With financial markets sharply glued to the “dollar’s” renewed mischief, that means everything lies at the feet of the global economy. The US economy is supposed to be the one colorful and lively example in that otherwise souring picture, even if it has been temporarily pushed from ideal. In fact, despite all that has happened this year, and “unexpectedly” continues to happen, there are those still welded to the idea of “overheating” as the largest risk. That is, of course, the remnants of last year’s idealism in but a few highly adjusted figures.
In September 2014, just as the “dollar’s” full weight and fury was being lined up for the first time, Jared Bernstein argued this dichotomy in the Washington Post.
Continue reading The Common Economy…
Do not subscribe to NFTRH!
At least not yet, anyway… I am going to release it publicly for the first time in probably 5 years. Coming at what is a key juncture in most markets (talking the next 2 weeks), it seems like the right time to get this view of the current multi-market status out there before a wider audience.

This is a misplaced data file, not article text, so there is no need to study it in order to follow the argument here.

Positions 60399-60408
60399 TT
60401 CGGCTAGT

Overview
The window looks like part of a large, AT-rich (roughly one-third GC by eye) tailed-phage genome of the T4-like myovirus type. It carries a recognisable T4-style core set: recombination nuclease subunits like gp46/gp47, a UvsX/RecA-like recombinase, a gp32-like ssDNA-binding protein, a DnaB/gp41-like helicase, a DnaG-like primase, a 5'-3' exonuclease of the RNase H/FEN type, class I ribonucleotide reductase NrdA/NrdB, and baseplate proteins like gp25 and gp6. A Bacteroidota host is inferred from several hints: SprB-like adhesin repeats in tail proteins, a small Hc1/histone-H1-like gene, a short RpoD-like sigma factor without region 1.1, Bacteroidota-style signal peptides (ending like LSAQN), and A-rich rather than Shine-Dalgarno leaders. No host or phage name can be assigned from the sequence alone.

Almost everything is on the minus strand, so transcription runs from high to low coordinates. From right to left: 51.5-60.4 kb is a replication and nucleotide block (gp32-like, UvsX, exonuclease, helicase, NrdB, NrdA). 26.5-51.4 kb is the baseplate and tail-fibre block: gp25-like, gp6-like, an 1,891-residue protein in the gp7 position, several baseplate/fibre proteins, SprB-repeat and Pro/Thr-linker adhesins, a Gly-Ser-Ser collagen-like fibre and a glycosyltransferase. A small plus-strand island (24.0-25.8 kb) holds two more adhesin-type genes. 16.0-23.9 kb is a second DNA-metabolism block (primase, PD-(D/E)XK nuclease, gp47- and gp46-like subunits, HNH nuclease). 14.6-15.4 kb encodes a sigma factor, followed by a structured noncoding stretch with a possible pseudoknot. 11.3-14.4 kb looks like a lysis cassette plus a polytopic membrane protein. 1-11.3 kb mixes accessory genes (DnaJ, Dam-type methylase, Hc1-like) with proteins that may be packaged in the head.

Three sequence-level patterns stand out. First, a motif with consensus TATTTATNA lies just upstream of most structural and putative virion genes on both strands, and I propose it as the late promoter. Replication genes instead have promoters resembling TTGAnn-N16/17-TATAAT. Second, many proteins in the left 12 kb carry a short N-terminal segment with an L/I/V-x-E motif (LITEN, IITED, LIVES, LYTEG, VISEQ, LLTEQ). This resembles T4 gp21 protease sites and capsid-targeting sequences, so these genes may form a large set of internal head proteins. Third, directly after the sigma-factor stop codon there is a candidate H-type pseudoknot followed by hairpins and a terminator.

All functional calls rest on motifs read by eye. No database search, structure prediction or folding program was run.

NFTRH does not make predictions because they flunked me out of guru school and took away my crystal ball. But we always follow the analysis and probabilities and intuitively self-correct in real time if/as needed.
NFTRH 366 lays out the parameters of this key, potentially pivotal time in global markets. Generally, we have been right on the market’s turns ever since it resolved into the August drop and finally, things became ‘in motion’, which is the best environment to gauge and plan. Right now the motion is ‘up’, exactly as expected.
If you would like to have NFTRH 366 with no commitment and no strings attached, simply email me at gt<at>biiwii.com or use the ‘Contact’ link above and request so. If you find it is right for your needs I would welcome the opportunity to be among your market intelligence service providers going forward!